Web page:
N-BLR, a primate-specific non-coding transcript leads to colorectal cancer invasion and migration

Isidore Rigoutsos, Sang Kil Lee, Su Youn Nam, Simone Anfossi, Barbara Pasculli, Martin Pichler, Yi Jing, Cristian Rodriguez-Aguayo, Aristeidis G. Telonis, Simona Rossi, Cristina Ivan, Tina Catela Ivkovic, Linda Fabris, Peter M. Clark, Hui Ling, Masayoshi Shimizu, Roxana S. Redis, Maitri Y. Shah, Xinna Zhang, Yoshinaga OkugawaEun Jung Jung, Aristotelis Tsirigos, Li Huang, Jana Ferdin, Roberta Gafà, Riccardo Spizzo, Milena S. Nicoloso, Anurag N. Paranjape, Maryam Shariati, Aida Tiron, Jen Jen Yeh, Raul Teruel-Montoya, Lianchun Xiao, Sonia A. Melo, David Menter, Zhi Qin Jiang, Elsa R. Flores, Massimo Negrini, Ajay Goel, Menashe Bar-Eli, Sendurai A. Mani, Chang Gong Liu, Gabriel Lopez-Berestein, Ioana Berindan-Neagoe, Manel Esteller, Scott Kopetz, Giovanni Lanza, George A. Calin

Research output: Contribution to journalArticle

40 Citations (Scopus)

Abstract

Background: Non-coding RNAs have been drawing increasing attention in recent years as functional data suggest that they play important roles in key cellular processes. N-BLR is a primate-specific long non-coding RNA that modulates the epithelial-to-mesenchymal transition, facilitates cell migration, and increases colorectal cancer invasion. Results: We performed multivariate analyses of data from two independent cohorts of colorectal cancer patients and show that the abundance of N-BLR is associated with tumor stage, invasion potential, and overall patient survival. Through in vitro and in vivo experiments we found that N-BLR facilitates migration primarily via crosstalk with E-cadherin and ZEB1. We showed that this crosstalk is mediated by a pyknon, a short ~20 nucleotide-long DNA motif contained in the N-BLR transcript and is targeted by members of the miR-200 family. In light of these findings, we used a microarray to investigate the expression patterns of other pyknon-containing genomic loci. We found multiple such loci that are differentially transcribed between healthy and diseased tissues in colorectal cancer and chronic lymphocytic leukemia. Moreover, we identified several new loci whose expression correlates with the colorectal cancer patients' overall survival. Conclusions: The primate-specific N-BLR is a novel molecular contributor to the complex mechanisms that underlie metastasis in colorectal cancer and a potential novel biomarker for this disease. The presence of a functional pyknon within N-BLR and the related finding that many more pyknon-containing genomic loci in the human genome exhibit tissue-specific and disease-specific expression suggests the possibility of an alternative class of biomarkers and therapeutic targets that are primate-specific.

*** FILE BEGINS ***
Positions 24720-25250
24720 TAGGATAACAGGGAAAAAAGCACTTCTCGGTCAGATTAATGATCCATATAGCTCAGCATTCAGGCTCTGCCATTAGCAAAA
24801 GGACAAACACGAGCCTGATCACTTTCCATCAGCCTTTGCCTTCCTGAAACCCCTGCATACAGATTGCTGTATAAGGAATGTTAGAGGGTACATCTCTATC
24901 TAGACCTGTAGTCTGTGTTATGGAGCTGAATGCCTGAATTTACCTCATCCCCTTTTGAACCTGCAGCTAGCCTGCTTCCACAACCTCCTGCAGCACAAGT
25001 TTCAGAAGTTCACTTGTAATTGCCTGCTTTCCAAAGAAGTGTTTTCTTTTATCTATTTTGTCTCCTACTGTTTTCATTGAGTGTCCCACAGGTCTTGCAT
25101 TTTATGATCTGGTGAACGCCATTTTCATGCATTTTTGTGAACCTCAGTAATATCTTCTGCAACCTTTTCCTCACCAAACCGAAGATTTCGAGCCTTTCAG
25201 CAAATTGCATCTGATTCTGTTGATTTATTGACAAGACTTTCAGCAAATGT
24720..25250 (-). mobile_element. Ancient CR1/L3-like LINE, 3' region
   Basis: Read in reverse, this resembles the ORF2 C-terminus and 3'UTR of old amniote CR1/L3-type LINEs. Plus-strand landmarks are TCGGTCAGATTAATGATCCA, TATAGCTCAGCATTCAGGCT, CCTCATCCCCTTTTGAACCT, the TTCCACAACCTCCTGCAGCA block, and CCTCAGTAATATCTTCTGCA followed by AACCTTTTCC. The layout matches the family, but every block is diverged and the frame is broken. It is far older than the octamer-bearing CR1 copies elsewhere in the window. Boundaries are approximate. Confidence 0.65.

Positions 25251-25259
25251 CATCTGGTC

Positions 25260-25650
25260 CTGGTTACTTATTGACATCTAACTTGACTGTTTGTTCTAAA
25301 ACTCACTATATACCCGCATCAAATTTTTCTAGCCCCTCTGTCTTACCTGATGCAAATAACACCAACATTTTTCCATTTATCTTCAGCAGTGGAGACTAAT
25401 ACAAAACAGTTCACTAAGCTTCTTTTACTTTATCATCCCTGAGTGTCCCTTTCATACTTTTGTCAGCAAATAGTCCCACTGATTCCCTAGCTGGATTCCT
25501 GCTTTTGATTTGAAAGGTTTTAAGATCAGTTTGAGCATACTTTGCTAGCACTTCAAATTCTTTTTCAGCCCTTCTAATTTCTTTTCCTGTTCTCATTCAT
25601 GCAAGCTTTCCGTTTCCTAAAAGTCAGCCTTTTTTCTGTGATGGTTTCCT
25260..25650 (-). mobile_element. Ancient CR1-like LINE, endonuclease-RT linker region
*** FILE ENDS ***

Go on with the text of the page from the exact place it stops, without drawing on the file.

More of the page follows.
Original languageEnglish
Article number98
JournalGenome biology
Volume18
Issue number1
DOIs
Publication statusPublished - 2017 May 24

All Science Journal Classification (ASJC) codes

  • Ecology, Evolution, Behavior and Systematics
  • Genetics
  • Cell Biology

Fingerprint Dive into the research topics of 'N-BLR, a primate-specific non-coding transcript leads to colorectal cancer invasion and migration'. Together they form a unique fingerprint.

  • Cite this

    Rigoutsos, I., Lee, S. K., Nam, S. Y., Anfossi, S., Pasculli, B., Pichler, M., Jing, Y., Rodriguez-Aguayo, C., Telonis, A. G., Rossi, S., Ivan, C., Catela Ivkovic, T., Fabris, L., Clark, P. M., Ling, H., Shimizu, M., Redis, R. S., Shah, M. Y., Zhang, X., ... Calin, G. A. (2017). N-BLR, a primate-specific non-coding transcript leads to colorectal cancer invasion and migration. Genome biology, 18(1), [98]. https://doi.org/10.1186/s13059-017-1224-0